I find Kristen Wiig to be weirdly attractive, even when consigned to bit parts like this. Plus there's a kind of goofy affability about the host's performance that had me laughing. And I have to give them credit for sticking to their premise for almost 4 1/2 minutes.
The problem is that, having watched this clip a couple of times, I'm still not sure what their premise is.
Is it that they don't get why "Burn Notice" has a loyal following? Is it that cable TV is such a Super Bowl of obscurity that you can be the eighth-highest show on cable and still no one knows who the hell you are? (And that the blurb-o-matic TV critics at middle-market papers can be counted on to say something blandly encouraging about almost anything?) Or is it that they think "Burn Notice" really is a pretty good show, and they're amazed that no one seems to know about it?
Your guess is as good as mine.
But when I saw the thumbnail for that clip, titled "Burn Notice Game Show," I was certain what it had to be. It's true, I was wrong, but I was certainly wrong. That's important. Let me explain:
Anyone who's made it even halfway through one episode of "Burn Notice" knows the show element that most begs for parody: The voice-overs by the main character (Michael Westen, a blacklisted CIA agent stuck in Miami, doing soldier-of-fortune and help-the-underdog work until he can figure out who sold him out) explaining the everyday business of espionage. He does it with the bored-but-patient tone you'd expect if he'd been sentenced to 100 hours of community service teaching covert-ops techniques at the local Learning Annex. In fact, part of the fun is that his low-key pedantic delivery is so completely out of sync with the step-by-step mayhem he's explaining.
(For some reason, Hulu occasionally resets the start/stop times of clips. Just in case, that clip goes from the 13:50 mark to the 15:00 mark.)
Like it or loathe it, that shtick is as much a part of the show's DNA as palm trees, sun glasses, and thong bikinis. If you want to lampoon "Burn Notice," that's where you start. And you'll need the sing-song tone. (See? It's contagious.) In fact, the show's already ahead of the curve--it's been poking fun at itself for this gimmick almost since the beginning:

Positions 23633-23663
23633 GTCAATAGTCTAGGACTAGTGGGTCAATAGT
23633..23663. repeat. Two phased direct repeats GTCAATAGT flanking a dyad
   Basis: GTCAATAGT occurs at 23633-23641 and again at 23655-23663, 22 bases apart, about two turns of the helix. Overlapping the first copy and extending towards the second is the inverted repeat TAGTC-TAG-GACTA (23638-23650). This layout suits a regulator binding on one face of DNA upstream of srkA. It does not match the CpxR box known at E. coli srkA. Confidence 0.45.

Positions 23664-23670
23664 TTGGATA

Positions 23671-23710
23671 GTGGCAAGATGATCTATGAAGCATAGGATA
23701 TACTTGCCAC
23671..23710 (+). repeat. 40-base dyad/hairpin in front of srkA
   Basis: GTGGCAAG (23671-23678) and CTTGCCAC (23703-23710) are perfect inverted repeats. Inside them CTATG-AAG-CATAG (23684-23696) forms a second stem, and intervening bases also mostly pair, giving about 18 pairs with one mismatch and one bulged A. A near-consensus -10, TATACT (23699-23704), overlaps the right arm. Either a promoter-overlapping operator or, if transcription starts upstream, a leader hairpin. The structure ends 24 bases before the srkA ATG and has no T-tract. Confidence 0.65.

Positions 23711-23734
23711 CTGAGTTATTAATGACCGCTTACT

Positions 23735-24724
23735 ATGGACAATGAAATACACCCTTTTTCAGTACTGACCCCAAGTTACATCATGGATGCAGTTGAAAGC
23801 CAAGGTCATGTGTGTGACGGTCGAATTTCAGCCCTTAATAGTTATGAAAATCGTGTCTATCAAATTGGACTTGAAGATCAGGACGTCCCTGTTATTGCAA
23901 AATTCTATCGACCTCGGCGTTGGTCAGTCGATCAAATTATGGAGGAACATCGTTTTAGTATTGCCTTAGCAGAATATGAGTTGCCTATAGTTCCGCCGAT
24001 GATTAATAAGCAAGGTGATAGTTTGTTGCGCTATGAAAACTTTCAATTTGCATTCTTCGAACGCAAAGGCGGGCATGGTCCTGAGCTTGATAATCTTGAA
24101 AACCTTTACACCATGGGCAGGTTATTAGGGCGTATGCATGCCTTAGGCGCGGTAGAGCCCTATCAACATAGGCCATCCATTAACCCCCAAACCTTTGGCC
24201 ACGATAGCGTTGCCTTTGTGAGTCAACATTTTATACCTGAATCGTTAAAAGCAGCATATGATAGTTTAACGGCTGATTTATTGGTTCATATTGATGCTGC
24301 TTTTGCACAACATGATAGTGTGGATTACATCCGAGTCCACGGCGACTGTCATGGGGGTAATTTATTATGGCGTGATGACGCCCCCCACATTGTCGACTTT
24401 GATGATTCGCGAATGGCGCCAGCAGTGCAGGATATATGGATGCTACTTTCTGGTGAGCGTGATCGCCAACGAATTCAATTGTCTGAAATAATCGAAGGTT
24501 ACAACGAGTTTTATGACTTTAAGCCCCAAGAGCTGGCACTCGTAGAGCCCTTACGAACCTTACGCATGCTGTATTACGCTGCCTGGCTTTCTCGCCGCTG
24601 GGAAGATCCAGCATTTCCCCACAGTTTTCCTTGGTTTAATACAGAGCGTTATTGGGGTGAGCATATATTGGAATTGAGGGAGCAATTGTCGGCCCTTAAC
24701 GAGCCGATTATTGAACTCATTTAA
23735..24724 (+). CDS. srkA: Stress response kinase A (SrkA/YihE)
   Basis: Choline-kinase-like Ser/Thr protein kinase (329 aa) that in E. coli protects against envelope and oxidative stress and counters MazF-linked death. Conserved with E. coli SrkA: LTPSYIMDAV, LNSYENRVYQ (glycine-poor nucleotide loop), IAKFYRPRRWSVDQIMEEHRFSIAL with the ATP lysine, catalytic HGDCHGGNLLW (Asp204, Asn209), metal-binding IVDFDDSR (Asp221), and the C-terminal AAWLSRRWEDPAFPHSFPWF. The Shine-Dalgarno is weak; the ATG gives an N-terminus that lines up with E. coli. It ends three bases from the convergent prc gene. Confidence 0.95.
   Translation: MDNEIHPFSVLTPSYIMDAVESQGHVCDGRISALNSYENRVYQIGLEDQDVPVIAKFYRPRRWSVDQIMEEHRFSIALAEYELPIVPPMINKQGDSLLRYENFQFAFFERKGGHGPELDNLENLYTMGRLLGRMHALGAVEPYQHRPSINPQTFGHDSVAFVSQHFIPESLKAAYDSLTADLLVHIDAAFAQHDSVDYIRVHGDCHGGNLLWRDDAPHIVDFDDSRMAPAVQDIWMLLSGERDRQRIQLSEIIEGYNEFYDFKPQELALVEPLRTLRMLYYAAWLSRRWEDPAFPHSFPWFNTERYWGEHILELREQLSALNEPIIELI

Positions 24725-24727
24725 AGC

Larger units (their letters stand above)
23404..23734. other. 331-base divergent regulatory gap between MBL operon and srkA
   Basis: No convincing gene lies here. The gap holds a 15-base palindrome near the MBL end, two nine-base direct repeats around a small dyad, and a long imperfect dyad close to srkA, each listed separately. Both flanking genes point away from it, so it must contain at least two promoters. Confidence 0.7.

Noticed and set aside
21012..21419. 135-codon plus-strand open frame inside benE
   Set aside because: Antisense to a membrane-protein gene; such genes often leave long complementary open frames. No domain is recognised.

(Like "Ask a Spy," those baffling promotional spots signaling the show's return from hiatus, such as the one that SNL found so . . . baffling, were also the show taking a knowing poke at its own well-established style.)
A friend who's caught the "Burn Notice" bug reports that, just to irritate his family, he sometimes speaks only in Westen-ese:
If you want to get rid of a lot of snow, you're going to need a heat source. A water softener can be made to work for this.
So what I was expecting from that SNL clip was a "Jeopardy!"-style quiz show--except that it's not in the form of a question that the contestants are required to phrase their answers. To wit:
Host: All right, contestants: Question number one: I have $1400 in traffic tickets, and my car was just impounded. What do I do?
Contestant #1: Uhm . . . pay the tickets? [Penalty buzzer sounds.]
Host: No, sorry. That answer is incorrect. Contestants?
Contestant #2: Sneak into the impound lot and use a spare key to start the car and drive it out? [Penalty buzzer sounds.]
Host: Oh, I'm sorry, but remember, contestants--the answer must be in the form of a Michael Westen voice-over.
Contestant #3: Retrieving a car from an impound lot is a matter of remembering that these guys aren't paid much money. They're expecting things like guard dogs and razor wire to do their work for them. That's your advantage. You'll need two lengths of PVC pipe and some low-fat mayo or salad dressing. Using a heavy blanket to cover the razor wire, scale the fence at the farthest point from the office, and . . . [Chimes ring, audience applauds]
Host: Yes! Congratulations Contestant Number Three! Now let's move over to the isolation booth for the lightning round!
(Hey, SNL--you're welcome. )
If you want to parody something, the easiest way is to exaggerate one of its most obvious characteristics, while still keeping it recognizable. In television, that often means placing it in some setting where it doesn't belong: Sharks delivering candygrams to apartment buildings. Interplanetary invaders living undercover as a suburban family. A gentle children's show host in a dangerous tenement apartment. Opera singers delivering the news. Or you can make one of your target's most familiar gimmicks the object of a game show. . . .
And so on.